In days of old kids grew up and wanted to take on the role of those who society considered heroic.
My buddy wanted to be an astronaut. Another friend from the neighborhood was going to fly fighter jets. Some wanted to be firefighters. And yes…some wanted to strap on a gun and be a police officer.
In the current climate our children’s career pursuits seem to have shifted. Ask the same question today and you will hear today’s youth more often see themselves eventually having the title of video game designer, or software engineer.
What changed? Why are today’s youth (many times) less focused on public service than the kids of the last several generations?
Well, the answer to that is probably long and varied but for those of us in the law enforcement community it is becoming more and more commonplace to be painted by parents, not as a community helper, but as someone to be avoided, someone to be considered suspect or distrusted.
When I was growing up in the 70’s and 80’s if a police officer had to call our parents for practically anything, our parents would have apologized profusely and then turned their wrath on us. Whatever we had done, would certainly never be repeated.
Duplicate that scenario today and you have roughly even odds that the parent will question the officer, question the evidence that their child was involved in any wrongdoing, all while setting the tone for how that child will probably see law enforcement for the foreseeable future.
As a career police officer I can tell you that by and large police do not like to bust kids for whatever delinquent behavior they may get involved in. The facts are that we were once kids and know that mischief of some type will occur (to some extent) wherever kids gather on a regular basis. We get that. Police officers also will usually try to sift through an event to decide what the best solution is. Often times it is to give them a lecture on the consequences of bad choices, sometimes it is to drive a kid home and inform his parents of the problem. Occasionally it involves arresting someone.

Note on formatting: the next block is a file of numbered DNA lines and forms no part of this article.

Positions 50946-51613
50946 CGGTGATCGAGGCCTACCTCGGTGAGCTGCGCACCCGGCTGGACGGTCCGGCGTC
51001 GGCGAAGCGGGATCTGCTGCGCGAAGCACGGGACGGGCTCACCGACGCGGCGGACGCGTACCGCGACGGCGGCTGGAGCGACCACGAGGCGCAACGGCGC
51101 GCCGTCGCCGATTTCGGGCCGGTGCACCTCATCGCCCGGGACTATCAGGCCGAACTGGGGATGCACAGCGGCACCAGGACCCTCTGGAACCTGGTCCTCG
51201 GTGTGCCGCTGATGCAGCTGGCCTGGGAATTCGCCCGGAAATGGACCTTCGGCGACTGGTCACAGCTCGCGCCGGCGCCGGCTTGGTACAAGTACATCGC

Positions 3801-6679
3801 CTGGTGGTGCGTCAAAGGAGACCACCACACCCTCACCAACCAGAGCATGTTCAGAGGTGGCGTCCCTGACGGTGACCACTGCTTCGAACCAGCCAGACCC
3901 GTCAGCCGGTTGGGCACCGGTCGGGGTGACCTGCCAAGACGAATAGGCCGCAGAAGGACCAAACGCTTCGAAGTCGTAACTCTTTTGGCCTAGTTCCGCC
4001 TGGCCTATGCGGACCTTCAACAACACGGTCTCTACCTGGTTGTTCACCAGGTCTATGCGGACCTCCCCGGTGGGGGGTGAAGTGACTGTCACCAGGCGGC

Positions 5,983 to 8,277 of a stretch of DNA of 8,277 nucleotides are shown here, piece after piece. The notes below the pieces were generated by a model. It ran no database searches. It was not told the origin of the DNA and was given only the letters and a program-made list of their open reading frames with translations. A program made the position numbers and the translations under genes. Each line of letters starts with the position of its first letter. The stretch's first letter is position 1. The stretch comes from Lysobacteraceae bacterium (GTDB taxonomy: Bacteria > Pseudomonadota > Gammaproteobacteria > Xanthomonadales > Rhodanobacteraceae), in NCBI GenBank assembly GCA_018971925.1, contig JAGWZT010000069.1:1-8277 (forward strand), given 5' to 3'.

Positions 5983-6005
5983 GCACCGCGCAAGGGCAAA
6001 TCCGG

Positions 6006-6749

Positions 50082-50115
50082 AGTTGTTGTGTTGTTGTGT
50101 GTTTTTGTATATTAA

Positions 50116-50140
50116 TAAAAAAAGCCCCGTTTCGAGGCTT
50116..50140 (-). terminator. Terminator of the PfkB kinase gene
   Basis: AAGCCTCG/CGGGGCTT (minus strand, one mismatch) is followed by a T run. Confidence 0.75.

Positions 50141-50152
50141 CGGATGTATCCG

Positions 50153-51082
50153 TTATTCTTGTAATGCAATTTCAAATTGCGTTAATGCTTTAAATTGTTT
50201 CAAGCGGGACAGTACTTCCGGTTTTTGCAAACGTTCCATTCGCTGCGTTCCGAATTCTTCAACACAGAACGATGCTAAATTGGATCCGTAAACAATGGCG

If you have kids between 10-16 understand that you can have a huge influence on how your kids view law enforcement and how they see police through your eyes. There are a few things you can do to promote a positive relationship between your kids and officers in your town.
- 1. Please don’t use us as leverage to make you small child act right. We hate being in a store or restaurant in uniform and hearing, “You see that policeman over there? If you don’t act right he is going to take you to jail.” We want kids to come to us when they are in danger, not be afraid of us.
- 2. Find out if your police department has an Explorer Program or Citizen Police Academy. These programs give youth an inside look at the world of law enforcement and are excellent tools to build trust between us and the youth of the community.
- 3. If your child gets into trouble, ask to speak to the officer involved privately, away from your son or daughter. Gather any information you need and have the situation explained to you (including asking questions) without your son/daughter within ear shot. Once you and the police are on the same page you can address the issue with the child as a team and move forward toward finding a viable solution.
As a parent it is our instinct to defend our children, but how we do that can leave a lasting impression on our kids and have lifelong impacts on how they view those who in the vast majority of cases are there to help society.
I can testify that even situations that start off on a negative note can end on a positive one when the stakeholders make a conscious effort to have a positive outcome. There are plenty of police officers on the street today who were inspired by a cop 20 years ago, who set them straight when they were young and making questionable decisions.
The reality is that’s the way we like to see the story end. We want the kid who is on the fence to decide that being the good guy… is a good thing. We want to find the kids that will one day replace us and protect our communities. When that happens, we all win.
Parents can’t be everywhere and neither can the police, but we can certainly work together to make sure the next generation understands that we need young men and women with a strong moral compass to respect those who protect society and become the men and women that we can pass the torch to one day.
Here’s to teamwork… and the future of those who will one day “protect and serve”.